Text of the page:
Articles on Anthropocene

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People have been modifying Earth – as in these rice terraces near Pokhara, Nepal – for millennia. Erle C. Ellis

Surveying archaeologists across the globe reveals deeper and more widespread roots of the human age, the Anthropocene

Hundreds of archaeologists provided on-the-ground data from across the globe, providing a new view of the long and varied history of people transforming Earth's environment.
Plant extinctions have skyrocketed, driven in large part by land clearing and climate change. Graphic Node/Unsplash

Plants are going extinct up to 350 times faster than the historical norm

Human-driven land clearing and climate change are sending plants extinct at a rapid rate, risking a devastating biodiversity crash.
Whooping cranes, a critically endangered species, breed in one location, a wetland in Wood Buffalo National Park. Yet a federal-provincial review panel has approved an oilsands mine that could kill some of the birds. (Shutterstock)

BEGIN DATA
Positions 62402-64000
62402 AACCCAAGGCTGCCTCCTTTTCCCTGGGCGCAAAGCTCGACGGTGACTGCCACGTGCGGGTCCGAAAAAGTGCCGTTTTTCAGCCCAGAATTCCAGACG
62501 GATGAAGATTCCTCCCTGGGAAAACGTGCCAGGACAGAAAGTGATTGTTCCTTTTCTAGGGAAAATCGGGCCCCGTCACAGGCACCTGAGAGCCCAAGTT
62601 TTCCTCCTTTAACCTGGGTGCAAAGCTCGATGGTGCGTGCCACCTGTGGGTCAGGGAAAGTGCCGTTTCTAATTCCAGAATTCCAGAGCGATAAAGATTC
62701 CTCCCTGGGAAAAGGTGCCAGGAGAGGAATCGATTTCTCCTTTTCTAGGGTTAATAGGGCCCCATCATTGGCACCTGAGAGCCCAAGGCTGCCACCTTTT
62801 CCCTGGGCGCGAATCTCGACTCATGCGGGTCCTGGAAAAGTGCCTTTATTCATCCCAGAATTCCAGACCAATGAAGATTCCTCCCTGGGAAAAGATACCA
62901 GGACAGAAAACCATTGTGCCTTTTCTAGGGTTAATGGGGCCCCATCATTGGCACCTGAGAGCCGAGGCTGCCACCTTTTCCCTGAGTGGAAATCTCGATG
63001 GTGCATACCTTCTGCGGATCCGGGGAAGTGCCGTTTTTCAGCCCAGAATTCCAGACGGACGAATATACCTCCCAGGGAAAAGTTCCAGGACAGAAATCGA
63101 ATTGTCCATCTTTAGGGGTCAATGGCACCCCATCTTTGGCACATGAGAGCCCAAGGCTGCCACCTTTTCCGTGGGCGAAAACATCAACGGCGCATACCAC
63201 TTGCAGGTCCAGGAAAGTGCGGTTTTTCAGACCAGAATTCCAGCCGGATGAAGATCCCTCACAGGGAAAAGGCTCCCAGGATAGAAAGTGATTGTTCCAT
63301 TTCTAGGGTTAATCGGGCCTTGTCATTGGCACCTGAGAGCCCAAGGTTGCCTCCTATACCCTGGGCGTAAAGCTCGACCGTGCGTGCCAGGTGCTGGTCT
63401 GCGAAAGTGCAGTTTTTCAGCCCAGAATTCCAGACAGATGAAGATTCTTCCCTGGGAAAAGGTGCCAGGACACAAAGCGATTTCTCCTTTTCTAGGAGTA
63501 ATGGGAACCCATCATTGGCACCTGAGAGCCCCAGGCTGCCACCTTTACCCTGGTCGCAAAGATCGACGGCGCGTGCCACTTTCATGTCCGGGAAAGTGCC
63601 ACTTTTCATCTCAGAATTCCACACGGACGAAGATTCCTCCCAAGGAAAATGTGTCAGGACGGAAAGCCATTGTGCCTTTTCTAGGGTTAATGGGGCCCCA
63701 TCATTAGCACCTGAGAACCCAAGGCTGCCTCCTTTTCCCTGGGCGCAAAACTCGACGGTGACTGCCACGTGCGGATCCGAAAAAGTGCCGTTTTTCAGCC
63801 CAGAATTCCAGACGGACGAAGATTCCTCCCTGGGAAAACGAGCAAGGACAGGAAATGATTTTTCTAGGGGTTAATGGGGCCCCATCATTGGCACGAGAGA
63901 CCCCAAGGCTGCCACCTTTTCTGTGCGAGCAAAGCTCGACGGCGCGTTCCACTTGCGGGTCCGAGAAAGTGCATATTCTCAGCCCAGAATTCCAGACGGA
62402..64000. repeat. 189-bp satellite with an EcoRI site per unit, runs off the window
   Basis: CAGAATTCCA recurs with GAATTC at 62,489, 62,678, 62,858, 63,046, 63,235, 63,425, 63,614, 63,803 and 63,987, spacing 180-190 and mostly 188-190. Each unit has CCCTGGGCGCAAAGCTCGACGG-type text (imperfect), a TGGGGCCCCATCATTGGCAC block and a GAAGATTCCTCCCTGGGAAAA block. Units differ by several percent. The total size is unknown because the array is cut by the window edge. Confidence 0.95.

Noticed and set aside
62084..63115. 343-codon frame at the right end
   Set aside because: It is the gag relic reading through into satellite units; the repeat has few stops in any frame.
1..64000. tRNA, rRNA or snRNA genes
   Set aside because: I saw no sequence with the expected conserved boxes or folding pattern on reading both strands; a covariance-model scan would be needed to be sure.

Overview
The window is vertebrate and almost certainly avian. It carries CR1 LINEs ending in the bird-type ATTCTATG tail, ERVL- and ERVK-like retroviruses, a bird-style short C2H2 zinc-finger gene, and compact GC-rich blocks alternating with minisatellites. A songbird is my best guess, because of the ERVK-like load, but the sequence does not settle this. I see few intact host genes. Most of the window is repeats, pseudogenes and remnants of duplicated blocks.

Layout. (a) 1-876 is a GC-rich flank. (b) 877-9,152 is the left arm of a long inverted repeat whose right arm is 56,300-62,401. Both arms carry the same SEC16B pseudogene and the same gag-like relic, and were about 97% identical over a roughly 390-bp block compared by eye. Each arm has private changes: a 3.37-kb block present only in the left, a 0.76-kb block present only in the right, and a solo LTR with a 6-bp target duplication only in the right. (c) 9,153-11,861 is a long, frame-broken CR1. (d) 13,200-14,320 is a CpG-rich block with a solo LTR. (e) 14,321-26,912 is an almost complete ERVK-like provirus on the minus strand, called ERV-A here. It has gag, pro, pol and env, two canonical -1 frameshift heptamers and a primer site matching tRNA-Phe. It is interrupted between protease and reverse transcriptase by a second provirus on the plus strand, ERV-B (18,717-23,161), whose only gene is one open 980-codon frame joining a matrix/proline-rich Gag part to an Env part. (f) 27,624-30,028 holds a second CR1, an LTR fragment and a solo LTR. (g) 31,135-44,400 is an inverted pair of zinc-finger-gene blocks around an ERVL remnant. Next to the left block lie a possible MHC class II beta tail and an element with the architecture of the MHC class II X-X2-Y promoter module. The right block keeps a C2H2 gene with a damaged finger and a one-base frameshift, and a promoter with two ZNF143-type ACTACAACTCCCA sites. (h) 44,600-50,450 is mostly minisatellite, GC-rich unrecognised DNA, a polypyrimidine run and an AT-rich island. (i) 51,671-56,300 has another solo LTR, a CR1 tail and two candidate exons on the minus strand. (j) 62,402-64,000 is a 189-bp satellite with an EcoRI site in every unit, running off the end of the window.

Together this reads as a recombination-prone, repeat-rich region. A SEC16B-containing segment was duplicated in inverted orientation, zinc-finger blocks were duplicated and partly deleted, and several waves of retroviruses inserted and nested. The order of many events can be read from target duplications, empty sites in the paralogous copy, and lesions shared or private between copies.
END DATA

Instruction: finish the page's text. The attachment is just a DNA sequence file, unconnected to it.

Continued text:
Energy development wins when it’s pitted against endangered species

Are our brains wired to favour growth over environmentally rational decisions?
Biologists are gathering evidence of green algae (pictured here in Kuwait) becoming carbohydrate-rich but less nutritious, due to increased carbon dioxide levels. As science fiction becomes science fact, new forms of storytelling are emerging. Raed Qutena

Friday essay: how speculative fiction gained literary respectability

As we enter the age of the Anthropocene, there is a growing recognition of different kinds of 'un-real' storytelling.
Miami is investing hundreds of millions of dollars to raise roads in response to rising sea levels. AP Photo/Wilfredo Lee

What is climate-ready infrastructure? Some cities are starting to adapt

Infrastructure systems – roads, water treatment systems, power grid – can't be built the same ways as in the past. What's a better roadmap for the future?

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